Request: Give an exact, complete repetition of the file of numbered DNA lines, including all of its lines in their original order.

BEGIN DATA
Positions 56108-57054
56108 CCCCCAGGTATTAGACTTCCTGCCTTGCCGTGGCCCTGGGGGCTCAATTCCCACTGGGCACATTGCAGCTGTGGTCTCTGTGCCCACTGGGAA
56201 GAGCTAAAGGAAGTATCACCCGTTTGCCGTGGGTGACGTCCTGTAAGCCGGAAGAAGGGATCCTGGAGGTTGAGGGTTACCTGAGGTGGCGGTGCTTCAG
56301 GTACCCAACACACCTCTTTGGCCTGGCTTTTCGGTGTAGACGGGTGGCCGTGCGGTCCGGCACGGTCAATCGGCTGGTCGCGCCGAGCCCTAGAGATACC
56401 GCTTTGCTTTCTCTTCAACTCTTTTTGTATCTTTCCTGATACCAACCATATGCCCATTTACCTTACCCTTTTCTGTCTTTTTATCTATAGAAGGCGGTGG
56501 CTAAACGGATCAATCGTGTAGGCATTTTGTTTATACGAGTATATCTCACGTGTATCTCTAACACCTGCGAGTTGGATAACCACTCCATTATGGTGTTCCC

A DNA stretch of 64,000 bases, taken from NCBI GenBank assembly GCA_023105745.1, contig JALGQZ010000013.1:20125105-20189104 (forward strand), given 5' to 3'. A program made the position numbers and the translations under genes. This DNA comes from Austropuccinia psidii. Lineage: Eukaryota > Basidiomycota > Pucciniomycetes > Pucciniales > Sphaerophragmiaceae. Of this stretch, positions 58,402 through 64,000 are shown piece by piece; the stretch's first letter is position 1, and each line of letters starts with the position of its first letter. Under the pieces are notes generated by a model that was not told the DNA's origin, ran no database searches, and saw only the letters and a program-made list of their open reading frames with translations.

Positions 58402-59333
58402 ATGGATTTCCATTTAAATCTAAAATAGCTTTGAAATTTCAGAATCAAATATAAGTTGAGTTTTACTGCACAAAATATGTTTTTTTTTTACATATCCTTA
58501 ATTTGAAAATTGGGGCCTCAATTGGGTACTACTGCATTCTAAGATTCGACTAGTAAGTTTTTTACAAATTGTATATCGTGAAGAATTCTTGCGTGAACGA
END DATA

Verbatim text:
Positions 56108-57054
56108 CCCCCAGGTATTAGACTTCCTGCCTTGCCGTGGCCCTGGGGGCTCAATTCCCACTGGGCACATTGCAGCTGTGGTCTCTGTGCCCACTGGGAA
56201 GAGCTAAAGGAAGTATCACCCGTTTGCCGTGGGTGACGTCCTGTAAGCCGGAAGAAGGGATCCTGGAGGTTGAGGGTTACCTGAGGTGGCGGTGCTTCAG
56301 GTACCCAACACACCTCTTTGGCCTGGCTTTTCGGTGTAGACGGGTGGCCGTGCGGTCCGGCACGGTCAATCGGCTGGTCGCGCCGAGCCCTAGAGATACC
56401 GCTTTGCTTTCTCTTCAACTCTTTTTGTATCTTTCCTGATACCAACCATATGCCCATTTACCTTACCCTTTTCTGTCTTTTTATCTATAGAAGGCGGTGG
56501 CTAAACGGATCAATCGTGTAGGCATTTTGTTTATACGAGTATATCTCACGTGTATCTCTAACACCTGCGAGTTGGATAACCACTCCATTATGGTGTTCCC

A DNA stretch of 64,000 bases, taken from NCBI GenBank assembly GCA_023105745.1, contig JALGQZ010000013.1:20125105-20189104 (forward strand), given 5' to 3'. A program made the position numbers and the translations under genes. This DNA comes from Austropuccinia psidii. Lineage: Eukaryota > Basidiomycota > Pucciniomycetes > Pucciniales > Sphaerophragmiaceae. Of this stretch, positions 58,402 through 64,000 are shown piece by piece; the stretch's first letter is position 1, and each line of letters starts with the position of its first letter. Under the pieces are notes generated by a model that was not told the DNA's origin, ran no database searches, and saw only the letters and a program-made list of their open reading frames with translations.

Positions 58402-59333
58402 ATGGATTTCCATTTAAATCTAAAATAGCTTTGAAATTTCAGAATCAAATATAAGTTGAGTTTTACTGCACAAAATATGTTTTTTTTTTACATATCCTTA
58501 ATTTGAAAATTGGGGCCTCAATTGGGTACTACTGCATTCTAAGATTCGACTAGTAAGTTTTTTACAAATTGTATATCGTGAAGAATTCTTGCGTGAACGA